Merriment

Merriment
Recorded in several forms including Merriman, Merryman, Merriment, Maryman, and the usually Irish, Marmon and Marmion, this ancient surname is found in most parts of the British Isles, although is never common. It is a derivative of the Olde English pre 7th century personal name 'Myrige', meaning merry, which in the medival period became a nickname surname given either to a person of 'honest' character, or a professional clown, one who took part in the theatres of the day. The suffix ending "man(n)" was in the context of a surname, a form of endearment meaning "friend of". The overall meaning is probably "Merry's friend". Given the robust humour of the medieval period as shown in the famous works of Geoffrey Chaucer, the alternative possibility exists, that the name could sometimes mean the very reverse of merry! Early examples of the recordings taken from authentic registers and charters of the period include John Meryman in the registers of Gloucester, known as the "Letter books", in the year 1359, whilst Adam Myryman is recorded in the 1379 Poll Tax rolls of the city of York. Later examples include those of Alice Merriman, who married Thomas Chalduke at St James church, Clerkenwell, London, on October 9th 1563, and John Meriment, christened at St Botolphs without Aldgate, also London, on October 17th 1686. The famous Irish poet Brian Merriman, was born in 1757, and died in 1810. The first recorded spelling of the surname is believed to be that of Adam Muryman, which was dated 1332, in the subsidy rolls of the county of Staffordshire, during the reign of King Edward 111 of England, who reigned from 1327 to 1377.

Surnames reference. 2013.

Игры ⚽ Нужен реферат?
Synonyms:

Look at other dictionaries:

  • Merriment — Studio album by Vic Chesnutt Released 29 August, 2000 …   Wikipedia

  • Merriment — Mer ri*ment, n. Gayety, with laughter; mirth; frolic. Follies and light merriment. Spenser. [1913 Webster] Methought it was the sound Of riot and ill managed merriment. Milton. [1913 Webster] …   The Collaborative International Dictionary of English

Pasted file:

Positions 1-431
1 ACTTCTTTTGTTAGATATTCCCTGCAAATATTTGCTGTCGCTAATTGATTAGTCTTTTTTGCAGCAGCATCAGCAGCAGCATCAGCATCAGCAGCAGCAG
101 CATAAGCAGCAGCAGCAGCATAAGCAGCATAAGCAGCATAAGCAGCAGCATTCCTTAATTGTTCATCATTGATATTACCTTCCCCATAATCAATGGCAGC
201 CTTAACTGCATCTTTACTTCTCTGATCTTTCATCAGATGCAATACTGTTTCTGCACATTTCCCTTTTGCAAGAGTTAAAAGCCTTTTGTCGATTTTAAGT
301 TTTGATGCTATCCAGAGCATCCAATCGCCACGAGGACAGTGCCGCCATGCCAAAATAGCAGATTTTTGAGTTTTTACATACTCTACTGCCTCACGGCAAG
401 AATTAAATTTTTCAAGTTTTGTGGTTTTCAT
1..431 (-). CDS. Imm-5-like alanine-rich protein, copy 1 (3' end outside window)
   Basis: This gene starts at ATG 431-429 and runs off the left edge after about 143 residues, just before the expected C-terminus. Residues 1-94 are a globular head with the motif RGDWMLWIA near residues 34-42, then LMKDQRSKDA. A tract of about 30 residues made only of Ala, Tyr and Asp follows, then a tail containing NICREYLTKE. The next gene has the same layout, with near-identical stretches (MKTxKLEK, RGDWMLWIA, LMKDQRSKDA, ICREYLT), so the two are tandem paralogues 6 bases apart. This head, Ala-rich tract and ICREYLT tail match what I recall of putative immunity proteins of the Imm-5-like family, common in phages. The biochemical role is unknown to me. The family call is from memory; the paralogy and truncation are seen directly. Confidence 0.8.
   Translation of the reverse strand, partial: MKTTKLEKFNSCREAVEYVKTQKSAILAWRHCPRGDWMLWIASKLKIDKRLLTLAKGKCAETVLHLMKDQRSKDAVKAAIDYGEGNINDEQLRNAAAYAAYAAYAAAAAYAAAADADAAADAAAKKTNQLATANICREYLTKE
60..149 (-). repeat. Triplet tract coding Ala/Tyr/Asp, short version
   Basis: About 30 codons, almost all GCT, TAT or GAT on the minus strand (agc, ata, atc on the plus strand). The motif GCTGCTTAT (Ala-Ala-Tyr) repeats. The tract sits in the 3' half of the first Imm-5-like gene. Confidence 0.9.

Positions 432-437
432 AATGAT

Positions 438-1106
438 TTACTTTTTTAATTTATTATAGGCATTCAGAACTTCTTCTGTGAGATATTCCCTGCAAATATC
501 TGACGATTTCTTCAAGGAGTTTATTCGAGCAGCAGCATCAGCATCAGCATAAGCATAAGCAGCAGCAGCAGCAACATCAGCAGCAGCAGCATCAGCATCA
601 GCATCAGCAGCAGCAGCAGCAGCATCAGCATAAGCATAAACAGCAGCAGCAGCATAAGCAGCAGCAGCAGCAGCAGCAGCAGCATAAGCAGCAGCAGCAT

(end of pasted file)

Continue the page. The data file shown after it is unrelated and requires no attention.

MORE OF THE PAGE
• merriment — index enjoyment (pleasure) Burton s Legal Thesaurus. William C. Burton. 2006 …   Law dictionary

  • merriment — (n.) 1570s, comedic entertainment, from MERRY (Cf. merry) + MENT (Cf. ment). General sense of mirth is from 1580s …   Etymology dictionary

  • merriment — / merrymaking [n] enjoyment, amusement brawl, buffoonery, cheerfulness, conviviality, festivity, frolic, fun, fun and games*, gaiety, glee, happiness, hilarity, hoopla*, indulgence, jocularity, jocundity, jollity, joviality, joy, laughs, laughter …   New thesaurus

  • merriment — ► NOUN ▪ gaiety and fun …   English terms dictionary

  • merriment — [mer′i mənt] n. 1. a merrymaking; gaiety and fun; mirth; hilarity 2. Obs. something that amuses or entertains …   English World dictionary

  • merriment — mer|ri|ment [ˈmerımənt] n [U] literary laughter, fun, and enjoyment ▪ Her eyes sparkled with merriment. ▪ the sounds of merriment …   Dictionary of contemporary English

  • merriment — mer|ri|ment [ merimənt ] noun uncount MAINLY LITERARY laughter and fun: Sounds of merriment came from downstairs …   Usage of the words and phrases in modern English

  • merriment — [[t]me̱rɪmənt[/t]] N UNCOUNT Merriment means laughter. [OLD FASHIONED] …   English dictionary

Share the article and excerpts

Direct link
Do a right-click on the link above
and select “Copy Link”